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2023.05.29 14:01 spunchy M&B 2023 Lecture 4: The Money View, Micro and Macro
For our schedule and links to other discussions, see the Money and Banking 2023 master post.submitted by spunchy to moneyview [link] [comments]
This is the discussion thread for Economics of Money and Banking Lecture 4: The Money View, Micro and Macro.
We can disaggregate assets into time patterns of future cash inflows, and liabilities into time patterns of future cash outflows (commitments). If your cash inflows are insufficient to cover your cash commitments at any given moment, then the settlement constraint binds, and you're dead.
The settlement constraint can be relaxed from above but not below. The payment system is a credit system. By relaxing our settlement constraint, economic units (agents) above us in the hierarchy can allow us to expand credit to make otherwise-impossible payments.
Mehrling introduces the "sources and uses" notation, an analytical tool that helps us match up cash flows with different liquidity categories: monetary, funding, and market.
This Lecture connects with Hyman Minsky's cashflow-oriented view of the economy, which we will discuss on Wednesday.
Note: The link to the Fed release in the lecture notes doesn't work anymore. Here's the latest version (Fourth Quarter 2022). The sources and uses matrices are on pages 1 and 2 (color-coded red).
Part 1: FT: Dealer of Last Resort
When I heard the news of another round of quantitative easing in the US last week, my first thought was that Mario Draghi should have done the same. Instead, the president of the European Central Bank opted for a conditional bond purchasing programme with an uncertain start date. In the meantime, the eurozone’s faltering economy needs a much more determined monetary stimulus, and it needs it right now.—QE would be right for Europe, tooThe idea with dealer of last resort is that the central bank offers to buy an unlimited quantity of an asset at a particular price. This installs a floor below which the price cannot go—and hence a ceiling on the yield/interest rate. In the fall of 2012, the ECB is announcing its Outright Monetary Transactions (OMT) program, which offers to buy the sovereign debt of European member countries that need help—possibly Italy and Spain.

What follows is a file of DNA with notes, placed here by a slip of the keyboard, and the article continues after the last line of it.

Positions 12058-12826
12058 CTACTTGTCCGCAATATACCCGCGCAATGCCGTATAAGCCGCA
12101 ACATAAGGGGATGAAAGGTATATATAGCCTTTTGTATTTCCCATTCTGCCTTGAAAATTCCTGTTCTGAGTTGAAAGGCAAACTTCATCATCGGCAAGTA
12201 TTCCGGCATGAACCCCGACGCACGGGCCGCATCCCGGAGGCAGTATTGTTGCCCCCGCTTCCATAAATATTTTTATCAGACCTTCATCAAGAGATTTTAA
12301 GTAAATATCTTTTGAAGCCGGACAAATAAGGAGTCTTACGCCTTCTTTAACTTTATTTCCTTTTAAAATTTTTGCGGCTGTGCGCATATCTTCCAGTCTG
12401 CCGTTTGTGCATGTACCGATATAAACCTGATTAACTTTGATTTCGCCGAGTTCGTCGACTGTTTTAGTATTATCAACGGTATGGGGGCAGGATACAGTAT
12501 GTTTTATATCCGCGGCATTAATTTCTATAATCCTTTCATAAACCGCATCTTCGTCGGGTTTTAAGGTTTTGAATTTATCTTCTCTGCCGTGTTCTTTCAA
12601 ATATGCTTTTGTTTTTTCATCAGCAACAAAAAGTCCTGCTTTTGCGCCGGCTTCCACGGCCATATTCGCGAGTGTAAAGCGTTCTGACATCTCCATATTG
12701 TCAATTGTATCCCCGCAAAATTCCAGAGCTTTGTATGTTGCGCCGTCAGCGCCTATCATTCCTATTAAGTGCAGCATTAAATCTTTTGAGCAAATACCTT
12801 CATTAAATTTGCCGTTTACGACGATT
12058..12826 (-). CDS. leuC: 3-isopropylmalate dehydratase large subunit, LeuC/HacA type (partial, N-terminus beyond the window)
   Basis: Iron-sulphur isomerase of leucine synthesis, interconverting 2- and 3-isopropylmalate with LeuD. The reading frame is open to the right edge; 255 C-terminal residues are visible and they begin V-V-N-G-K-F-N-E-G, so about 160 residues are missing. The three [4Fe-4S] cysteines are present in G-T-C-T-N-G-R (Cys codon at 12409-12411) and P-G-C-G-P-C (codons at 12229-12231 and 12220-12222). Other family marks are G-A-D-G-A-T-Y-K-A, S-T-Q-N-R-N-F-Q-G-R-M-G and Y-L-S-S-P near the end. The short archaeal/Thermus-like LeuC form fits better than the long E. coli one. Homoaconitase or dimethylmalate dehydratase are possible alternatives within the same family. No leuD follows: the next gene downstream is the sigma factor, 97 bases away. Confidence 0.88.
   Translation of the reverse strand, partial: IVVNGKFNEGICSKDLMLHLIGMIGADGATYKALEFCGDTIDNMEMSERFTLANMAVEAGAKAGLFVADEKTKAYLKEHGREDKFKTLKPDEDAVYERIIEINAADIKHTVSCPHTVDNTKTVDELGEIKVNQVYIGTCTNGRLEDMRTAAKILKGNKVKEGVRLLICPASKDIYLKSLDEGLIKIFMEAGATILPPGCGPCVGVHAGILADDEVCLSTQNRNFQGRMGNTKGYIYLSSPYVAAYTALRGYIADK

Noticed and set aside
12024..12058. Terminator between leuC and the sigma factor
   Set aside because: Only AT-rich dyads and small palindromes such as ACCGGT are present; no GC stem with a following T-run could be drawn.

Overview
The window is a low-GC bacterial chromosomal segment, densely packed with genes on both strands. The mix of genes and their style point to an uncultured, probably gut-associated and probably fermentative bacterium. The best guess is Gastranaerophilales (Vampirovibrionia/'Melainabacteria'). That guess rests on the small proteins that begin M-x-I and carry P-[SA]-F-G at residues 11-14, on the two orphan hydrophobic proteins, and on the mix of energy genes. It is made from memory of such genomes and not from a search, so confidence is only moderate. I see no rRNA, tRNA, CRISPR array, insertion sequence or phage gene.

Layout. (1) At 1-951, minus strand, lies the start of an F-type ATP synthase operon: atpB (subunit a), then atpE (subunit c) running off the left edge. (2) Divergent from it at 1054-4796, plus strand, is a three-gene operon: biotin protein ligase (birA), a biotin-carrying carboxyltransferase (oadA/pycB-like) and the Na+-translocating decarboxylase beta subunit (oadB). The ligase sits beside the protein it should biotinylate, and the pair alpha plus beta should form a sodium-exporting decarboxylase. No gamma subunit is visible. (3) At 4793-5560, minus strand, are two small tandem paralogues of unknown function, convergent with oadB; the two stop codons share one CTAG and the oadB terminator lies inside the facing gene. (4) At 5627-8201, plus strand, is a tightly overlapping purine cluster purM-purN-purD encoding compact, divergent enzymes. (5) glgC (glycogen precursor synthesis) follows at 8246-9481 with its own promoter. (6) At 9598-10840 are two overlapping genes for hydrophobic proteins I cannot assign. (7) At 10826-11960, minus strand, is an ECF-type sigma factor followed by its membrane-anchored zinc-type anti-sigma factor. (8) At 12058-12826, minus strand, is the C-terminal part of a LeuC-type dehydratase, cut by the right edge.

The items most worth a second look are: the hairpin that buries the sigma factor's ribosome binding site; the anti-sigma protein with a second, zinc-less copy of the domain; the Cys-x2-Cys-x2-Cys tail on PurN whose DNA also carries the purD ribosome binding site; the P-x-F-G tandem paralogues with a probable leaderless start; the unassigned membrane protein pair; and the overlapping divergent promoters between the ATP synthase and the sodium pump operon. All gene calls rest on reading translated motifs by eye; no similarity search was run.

This is the "monetizing government debt" operation we've seen before.
The problem with the OMT program is that it only backstops sovereign debt if the countries ask for it and if they agree to certain conditions. But it can be problematic to ask for help. So the question is whether the OMT will have its desired effect if it never gets used/activated. Nearly nine years later, I think the answer is: partly.